Report from World Trave Market: World Travel Market`s initiatives over responsible tourism have received a huge vote of endorsement…
Report from World Trave Market: World Travel Market`s initiatives over responsible tourism have received a huge vote of endorsement.
This industry backing came at Wednesday`s best-ever attended debate on the subject.
A show-of-hands vote produced 90 per cent agreement among 200-plus delegates that the effort is worthwhile and making progress.
Costas Christ, executive director of Bar Harbor Chamber of Commerce, in Maine, USA, said:
I have been involved in these issues for years. When we were talking about the concept behind responsible tourism 15 years ago it was in the context of an experiment.
We are way past that position now. I can personally tell you that there are hundreds of small companies around the world that are practising these principles successfully.
Whether 10 years from now we will look back and say to ourselves `Yes, responsible tourism was effective at that small level in working effectively with communities.`
The challenge we are facing today is whether we can take these principles into the larger tourism industry, into the mass market .
I differ from anybody here now who says we have sat at these debates and not much has been done.
There has been a tremendous amount. The fact that this discussion is taking place is indicative of that continuing important dialogue.
But for the larger companies we need to move outside of a sense of philanthropy. Why don`t you do something good for our planet and hone in on the important thing? That is: It is a successful business strategy to ensure that the natural environment, our cultural and natural heritage are properly taken care of …that is the bottom line.
World Travel Market has been at the forefront of this movement for 10 years , championing the cause of environmental awareness.
On this significant exhibition anniversary of 25 years the name has been changed to Responsible Tourism Day to underling the critical evolution of the green agenda within the industry.
There were dissenting voices, including one from a young South African. He said: I really don`t believe the mainstream industry wants community as involved as they state.
As somebody at this debate for the first time I really don`t share a lot of the optimism that is happening. It looks to me as if people are chasing only the bottom line, that the notion of responsible tourism keeps being pushed to the fringe. The really big global players are not wanting to come to the party.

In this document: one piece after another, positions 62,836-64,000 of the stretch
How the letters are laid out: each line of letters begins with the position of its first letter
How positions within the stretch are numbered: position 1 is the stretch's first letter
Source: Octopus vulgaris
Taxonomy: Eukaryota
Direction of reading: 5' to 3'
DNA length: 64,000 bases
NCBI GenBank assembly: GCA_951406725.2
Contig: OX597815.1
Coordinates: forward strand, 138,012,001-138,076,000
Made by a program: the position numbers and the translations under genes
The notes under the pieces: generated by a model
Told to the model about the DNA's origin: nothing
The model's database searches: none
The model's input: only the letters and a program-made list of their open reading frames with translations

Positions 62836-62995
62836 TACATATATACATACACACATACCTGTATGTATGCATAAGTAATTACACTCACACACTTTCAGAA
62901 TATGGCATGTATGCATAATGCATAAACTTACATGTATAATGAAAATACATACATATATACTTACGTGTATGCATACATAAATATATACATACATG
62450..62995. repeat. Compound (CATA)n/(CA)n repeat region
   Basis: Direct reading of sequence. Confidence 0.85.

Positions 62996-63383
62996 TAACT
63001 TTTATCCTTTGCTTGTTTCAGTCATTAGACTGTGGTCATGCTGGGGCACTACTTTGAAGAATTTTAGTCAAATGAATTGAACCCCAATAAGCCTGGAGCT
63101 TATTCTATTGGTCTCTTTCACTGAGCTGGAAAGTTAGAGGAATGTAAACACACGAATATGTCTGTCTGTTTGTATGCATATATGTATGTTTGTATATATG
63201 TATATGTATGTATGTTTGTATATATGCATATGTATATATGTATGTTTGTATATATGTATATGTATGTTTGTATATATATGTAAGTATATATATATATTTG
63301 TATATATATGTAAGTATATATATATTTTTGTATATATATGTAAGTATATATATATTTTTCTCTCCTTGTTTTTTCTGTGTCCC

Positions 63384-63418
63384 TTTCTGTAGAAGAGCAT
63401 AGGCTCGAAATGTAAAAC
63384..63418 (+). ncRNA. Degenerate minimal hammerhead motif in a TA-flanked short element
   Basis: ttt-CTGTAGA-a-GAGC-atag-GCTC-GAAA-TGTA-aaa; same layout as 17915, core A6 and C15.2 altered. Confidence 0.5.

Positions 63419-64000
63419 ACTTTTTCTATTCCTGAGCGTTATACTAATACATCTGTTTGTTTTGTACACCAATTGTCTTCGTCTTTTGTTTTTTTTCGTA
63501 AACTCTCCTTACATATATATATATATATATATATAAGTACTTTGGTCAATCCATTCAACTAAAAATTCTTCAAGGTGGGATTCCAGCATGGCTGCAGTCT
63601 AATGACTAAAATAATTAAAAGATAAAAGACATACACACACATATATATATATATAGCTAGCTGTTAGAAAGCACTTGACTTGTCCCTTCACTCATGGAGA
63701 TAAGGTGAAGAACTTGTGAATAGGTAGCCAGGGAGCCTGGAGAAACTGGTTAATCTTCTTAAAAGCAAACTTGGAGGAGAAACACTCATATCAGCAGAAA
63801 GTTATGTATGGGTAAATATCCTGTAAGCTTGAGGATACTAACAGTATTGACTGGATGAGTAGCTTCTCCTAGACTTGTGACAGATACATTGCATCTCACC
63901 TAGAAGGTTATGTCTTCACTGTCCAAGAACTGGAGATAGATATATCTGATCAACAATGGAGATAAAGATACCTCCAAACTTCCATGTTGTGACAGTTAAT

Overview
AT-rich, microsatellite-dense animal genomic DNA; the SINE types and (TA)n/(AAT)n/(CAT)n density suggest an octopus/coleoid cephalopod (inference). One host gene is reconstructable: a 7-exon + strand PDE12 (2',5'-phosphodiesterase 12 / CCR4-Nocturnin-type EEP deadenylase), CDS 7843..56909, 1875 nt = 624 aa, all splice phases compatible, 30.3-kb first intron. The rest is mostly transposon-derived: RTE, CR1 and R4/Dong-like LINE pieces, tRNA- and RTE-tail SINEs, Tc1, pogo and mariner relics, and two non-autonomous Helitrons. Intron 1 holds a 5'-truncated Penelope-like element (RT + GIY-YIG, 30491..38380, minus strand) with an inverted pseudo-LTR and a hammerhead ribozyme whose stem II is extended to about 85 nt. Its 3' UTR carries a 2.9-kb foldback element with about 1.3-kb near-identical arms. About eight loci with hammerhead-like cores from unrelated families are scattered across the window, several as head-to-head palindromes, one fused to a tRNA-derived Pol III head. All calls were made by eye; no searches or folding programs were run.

Mandip Singh Soin, managing director, Ibex Expeditions, one of four panellists said: I can see where the frustration is coming from but we have to recognise that tourism is a huge force and if it has been making some negatives. Done the right way it can also make significant positives. It cannot happen just like that.
Mandip was joined on the panel, chaired by TV broadcaster John Stapleton, by Martin Lane, Editor Travel Weekly UK , Cornis van der Lugt, United Nations Environment Programme, and David Gillespie, managing director Exodus Travel.
Having sat in the audience for four years and now sitting here today, said Gillespie, I believe I have seen great strides. Is the glass half empty or half full?
We cannot be complacent. There is a long, long way to go. But we have moved forward a long way. When you see some of the international and tour operators` initiatives , The Travel Foundation in the UK, I feel that there is much happening. We have started.
The debate ranged over the wide spectrum of issues which complicate the issue – socio-economic, poverty reduction efforts; carbon tax, animal welfare, investment, corporate responsibilities, media campaigns and involvement, consumer driven pressure, mandatory regulations, global and local matters.
We have convening power, we can bring the right people around the table at a global level, said van der Lugt.
There are various efforts to look at responsible investment – where banks take a position on the type of project they support. UNEP is also working with the banks and insurance industries. You cannot pass the buck, you have to work with different institutions – one is national authority, one is local authority.
What we can do , for example, is to support capacity building. We have developed training materials, we are doing it through our tour operators` initiative.
Lane said: We don`t think the issues are worthy but dull. But we have found we have to drag people with us . You have to be gutsy. You have to be out there.
Theodore is the Co-Founder and Managing Editor of TravelDailyNews Media Network; his responsibilities include business development and planning for TravelDailyNews long-term opportunities.